"We buy him on our hands and knees"

There are innumerable reasons why some writers, however important, lauded, or influential they may have been in their time, slide into obscurity. For some, it’s a matter of style or the dialectic of literary history. Others fade because their preoccupations have grown unfashionable or have become dated or, most damning of all, now seem quaint. Others are not championed by influential critics, or their books are too big or small or serious or not serious enough or have ugly covers or are published under inauspicious circumstances or, due to the vagaries of the alphabet, are found on the often-neglected bottom shelves of bookstores and libraries. As David Marr remarks of the Australian Nobel Prize-winning novelist Patrick White, an author who in his later years grew acutely aware of his own obsolescence: “We buy him on our hands and knees.”

If I hadn’t been a bookseller for the past ten years, I wouldn’t have given the latter condition much serious thought, but the longer I’m involved in bookselling, the more convinced I’ve become that there are unfortunate practical elements that deter people from discovering certain authors. I wouldn’t go so far to argue that a book at ankle level is doomed to eternal obscurity or moldy decay, but there are extra-literary factors to take into account when considering the fate of neglected authors.

At Green Apple, this quintessentially ramshackle and labyrinthine bookstore—and therefore the kind in which books, and their readers, are easily lost—I pay attention to this most closely, and feel it most achingly, in our literature section, where the bottom row of books spans AugiĆ©ras, Ducornet, Hrabel, B.S. Johnson, Morante, Shafak, Unt, all the way to Zweig. From an aesthetic view, it’s hard to deny that the shadows settle nicely there, down around your feet—and although I’m convinced that inveterate book lovers are drawn to these gloomy depths and are willing to dirty their knees and fingers to pluck the overlooked from the gaping jaws of the returns cycle, many of us are content to sail along with our eyes at the steady horizon of face-outs and display tables.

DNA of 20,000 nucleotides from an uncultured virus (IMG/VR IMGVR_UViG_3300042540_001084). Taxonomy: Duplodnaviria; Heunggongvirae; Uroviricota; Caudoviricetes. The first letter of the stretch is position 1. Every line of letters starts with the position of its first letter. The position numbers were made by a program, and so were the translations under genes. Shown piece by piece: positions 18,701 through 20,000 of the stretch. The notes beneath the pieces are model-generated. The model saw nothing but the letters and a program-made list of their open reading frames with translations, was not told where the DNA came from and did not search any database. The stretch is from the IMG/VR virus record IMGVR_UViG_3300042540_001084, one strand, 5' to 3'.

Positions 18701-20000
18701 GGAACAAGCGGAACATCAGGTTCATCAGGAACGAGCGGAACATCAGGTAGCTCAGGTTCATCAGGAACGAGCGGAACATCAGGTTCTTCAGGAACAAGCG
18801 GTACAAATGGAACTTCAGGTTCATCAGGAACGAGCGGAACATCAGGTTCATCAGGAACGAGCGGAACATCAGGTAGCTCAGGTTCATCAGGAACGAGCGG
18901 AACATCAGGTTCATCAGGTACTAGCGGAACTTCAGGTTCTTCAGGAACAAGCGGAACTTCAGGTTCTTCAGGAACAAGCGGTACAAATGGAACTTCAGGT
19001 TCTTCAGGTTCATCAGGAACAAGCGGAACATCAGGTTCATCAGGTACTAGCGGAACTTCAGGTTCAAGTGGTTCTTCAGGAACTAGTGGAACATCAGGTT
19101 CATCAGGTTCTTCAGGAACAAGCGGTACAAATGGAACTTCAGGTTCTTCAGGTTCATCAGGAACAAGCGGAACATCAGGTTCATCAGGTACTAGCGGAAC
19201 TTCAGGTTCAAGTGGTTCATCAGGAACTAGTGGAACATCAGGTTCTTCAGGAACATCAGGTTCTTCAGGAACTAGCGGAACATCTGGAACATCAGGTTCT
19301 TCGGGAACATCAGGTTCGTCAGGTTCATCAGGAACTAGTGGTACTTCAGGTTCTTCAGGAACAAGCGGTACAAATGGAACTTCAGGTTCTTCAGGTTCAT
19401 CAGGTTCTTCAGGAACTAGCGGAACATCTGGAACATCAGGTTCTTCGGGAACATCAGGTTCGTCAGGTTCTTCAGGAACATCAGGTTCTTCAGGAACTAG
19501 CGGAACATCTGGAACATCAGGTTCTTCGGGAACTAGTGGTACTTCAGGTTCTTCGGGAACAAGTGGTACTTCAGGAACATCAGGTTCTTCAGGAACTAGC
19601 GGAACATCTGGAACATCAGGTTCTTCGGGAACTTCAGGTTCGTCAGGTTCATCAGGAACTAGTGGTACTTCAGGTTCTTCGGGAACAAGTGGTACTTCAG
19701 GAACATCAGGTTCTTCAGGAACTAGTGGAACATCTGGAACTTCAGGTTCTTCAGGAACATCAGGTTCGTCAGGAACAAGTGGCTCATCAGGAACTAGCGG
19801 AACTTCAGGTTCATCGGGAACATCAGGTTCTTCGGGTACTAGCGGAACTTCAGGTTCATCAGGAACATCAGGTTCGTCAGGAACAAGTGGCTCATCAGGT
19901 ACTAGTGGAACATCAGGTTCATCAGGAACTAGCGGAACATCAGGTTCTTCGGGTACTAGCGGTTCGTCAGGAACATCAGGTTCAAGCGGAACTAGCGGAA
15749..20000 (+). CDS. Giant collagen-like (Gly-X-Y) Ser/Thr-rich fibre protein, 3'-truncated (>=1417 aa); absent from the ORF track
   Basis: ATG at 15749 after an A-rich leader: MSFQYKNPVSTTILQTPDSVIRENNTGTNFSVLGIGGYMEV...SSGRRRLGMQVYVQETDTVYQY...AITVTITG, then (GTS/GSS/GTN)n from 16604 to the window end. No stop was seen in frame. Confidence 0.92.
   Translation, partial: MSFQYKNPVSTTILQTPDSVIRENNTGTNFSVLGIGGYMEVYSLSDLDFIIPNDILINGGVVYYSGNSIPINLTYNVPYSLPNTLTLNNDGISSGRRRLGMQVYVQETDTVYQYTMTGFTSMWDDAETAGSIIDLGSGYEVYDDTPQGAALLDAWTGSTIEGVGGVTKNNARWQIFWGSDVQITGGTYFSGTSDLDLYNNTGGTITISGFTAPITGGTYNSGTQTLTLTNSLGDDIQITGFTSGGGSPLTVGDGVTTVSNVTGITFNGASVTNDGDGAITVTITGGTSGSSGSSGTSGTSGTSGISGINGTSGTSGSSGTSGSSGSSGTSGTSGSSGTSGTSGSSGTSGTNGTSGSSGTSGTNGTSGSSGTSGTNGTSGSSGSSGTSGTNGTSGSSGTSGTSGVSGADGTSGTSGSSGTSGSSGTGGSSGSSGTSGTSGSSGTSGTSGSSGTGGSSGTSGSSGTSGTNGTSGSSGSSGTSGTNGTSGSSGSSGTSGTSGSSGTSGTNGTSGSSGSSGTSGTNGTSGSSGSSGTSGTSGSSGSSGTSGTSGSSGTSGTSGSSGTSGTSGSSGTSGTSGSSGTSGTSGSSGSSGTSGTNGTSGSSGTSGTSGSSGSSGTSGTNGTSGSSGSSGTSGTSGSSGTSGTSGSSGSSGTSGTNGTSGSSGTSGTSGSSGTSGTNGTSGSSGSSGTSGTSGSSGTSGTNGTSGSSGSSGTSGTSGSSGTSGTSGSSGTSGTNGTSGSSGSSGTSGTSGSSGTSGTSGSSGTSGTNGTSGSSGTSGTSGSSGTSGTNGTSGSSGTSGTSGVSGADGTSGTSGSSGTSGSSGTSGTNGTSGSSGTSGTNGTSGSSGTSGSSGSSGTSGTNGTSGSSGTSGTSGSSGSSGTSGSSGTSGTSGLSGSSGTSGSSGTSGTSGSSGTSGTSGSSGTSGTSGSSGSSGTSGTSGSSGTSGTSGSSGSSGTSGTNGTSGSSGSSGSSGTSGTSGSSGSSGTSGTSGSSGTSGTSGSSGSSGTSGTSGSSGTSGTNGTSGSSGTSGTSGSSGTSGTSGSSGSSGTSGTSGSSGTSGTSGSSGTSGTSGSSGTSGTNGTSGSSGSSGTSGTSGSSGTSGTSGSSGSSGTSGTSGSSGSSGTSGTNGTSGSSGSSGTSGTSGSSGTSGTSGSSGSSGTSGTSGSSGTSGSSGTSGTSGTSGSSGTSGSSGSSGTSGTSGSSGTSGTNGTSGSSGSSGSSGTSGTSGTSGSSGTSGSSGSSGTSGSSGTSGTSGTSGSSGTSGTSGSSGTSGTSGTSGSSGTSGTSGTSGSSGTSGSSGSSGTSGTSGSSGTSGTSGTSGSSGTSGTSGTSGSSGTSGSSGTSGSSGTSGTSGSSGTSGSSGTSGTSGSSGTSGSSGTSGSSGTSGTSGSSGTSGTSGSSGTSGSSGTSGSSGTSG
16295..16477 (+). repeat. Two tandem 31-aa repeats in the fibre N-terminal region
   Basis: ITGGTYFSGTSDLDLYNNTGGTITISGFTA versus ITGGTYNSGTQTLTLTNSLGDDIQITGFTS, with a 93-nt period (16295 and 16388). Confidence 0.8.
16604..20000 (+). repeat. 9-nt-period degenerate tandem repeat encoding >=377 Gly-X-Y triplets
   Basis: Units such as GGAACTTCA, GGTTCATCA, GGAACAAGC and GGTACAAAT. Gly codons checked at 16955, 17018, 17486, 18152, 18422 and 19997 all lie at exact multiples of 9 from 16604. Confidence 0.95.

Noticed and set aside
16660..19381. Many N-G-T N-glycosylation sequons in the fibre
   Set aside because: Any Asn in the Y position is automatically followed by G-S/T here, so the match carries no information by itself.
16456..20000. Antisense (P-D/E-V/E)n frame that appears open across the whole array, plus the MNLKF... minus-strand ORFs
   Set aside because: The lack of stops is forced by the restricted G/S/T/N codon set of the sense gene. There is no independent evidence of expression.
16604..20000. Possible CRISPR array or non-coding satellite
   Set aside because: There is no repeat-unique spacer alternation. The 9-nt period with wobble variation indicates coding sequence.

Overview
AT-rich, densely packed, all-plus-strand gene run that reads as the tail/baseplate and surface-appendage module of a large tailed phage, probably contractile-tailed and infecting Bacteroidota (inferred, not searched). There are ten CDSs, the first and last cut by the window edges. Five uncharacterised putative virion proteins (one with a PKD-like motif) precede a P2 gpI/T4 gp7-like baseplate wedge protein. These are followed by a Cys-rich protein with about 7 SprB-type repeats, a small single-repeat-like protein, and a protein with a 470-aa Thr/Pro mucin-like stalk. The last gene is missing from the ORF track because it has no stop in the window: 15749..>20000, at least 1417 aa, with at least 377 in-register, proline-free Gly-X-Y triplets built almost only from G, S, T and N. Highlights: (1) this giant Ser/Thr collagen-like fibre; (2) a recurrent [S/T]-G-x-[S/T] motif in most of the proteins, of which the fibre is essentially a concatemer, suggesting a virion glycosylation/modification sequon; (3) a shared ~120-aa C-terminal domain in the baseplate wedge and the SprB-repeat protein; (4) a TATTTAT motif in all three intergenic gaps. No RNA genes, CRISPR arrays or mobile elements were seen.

In other words, many readers prefer the new. This is inevitable for many reasons, not the least of which is the sheer number of books published every year. Besides, the new adorns itself in contemporary splendor, and is alluringly placed at eye-level. The new requires only the slightest of motions: a step inside the bookstore and it greets you there, offering itself to anyone willing to half-extend their arm. The new is not torn, bent, yellowing, or spotted with mold. It doesn’t smell of decaying paper or insidious cigarette smoke. It is immaculate and offers itself to you unrepentantly. The new does not need to remind you of its existence: it’s in the newspapers, on the blogs, its authors are on talk shows. Your friends are talking about it.

But what happens when the new is pushed out by the newer? Despite the bookseller's innate sentimentality, we're of necessity a ruthless bunch who very early and very quickly realize that shelf space is always at a premium. But what of those books we loved two summers ago? What of the vagaries of the alphabet? The sometimes odd corner in which a book will suddenly find itself placed or misplaced? The cul-de-sac into which a poor doomed novelist’s masterpiece will drift over time? (There’s as much a geology as there is a geography of shelving.) There are plenty of these nooks and crannies in a bookstore, especially one as cluttered, crammed, and cavernous as Green Apple.

You wouldn’t be reading this if you weren’t a book lover. With that in mind, I’ll propose a simple experiment: on your next visit to Green Apple, or whatever bookstore you frequent, take it upon yourself to get on your hands and knees, to crouch, to dig, to wipe away some dust. Ignore the talked-about new novel, just this once, and let serendipity guide you.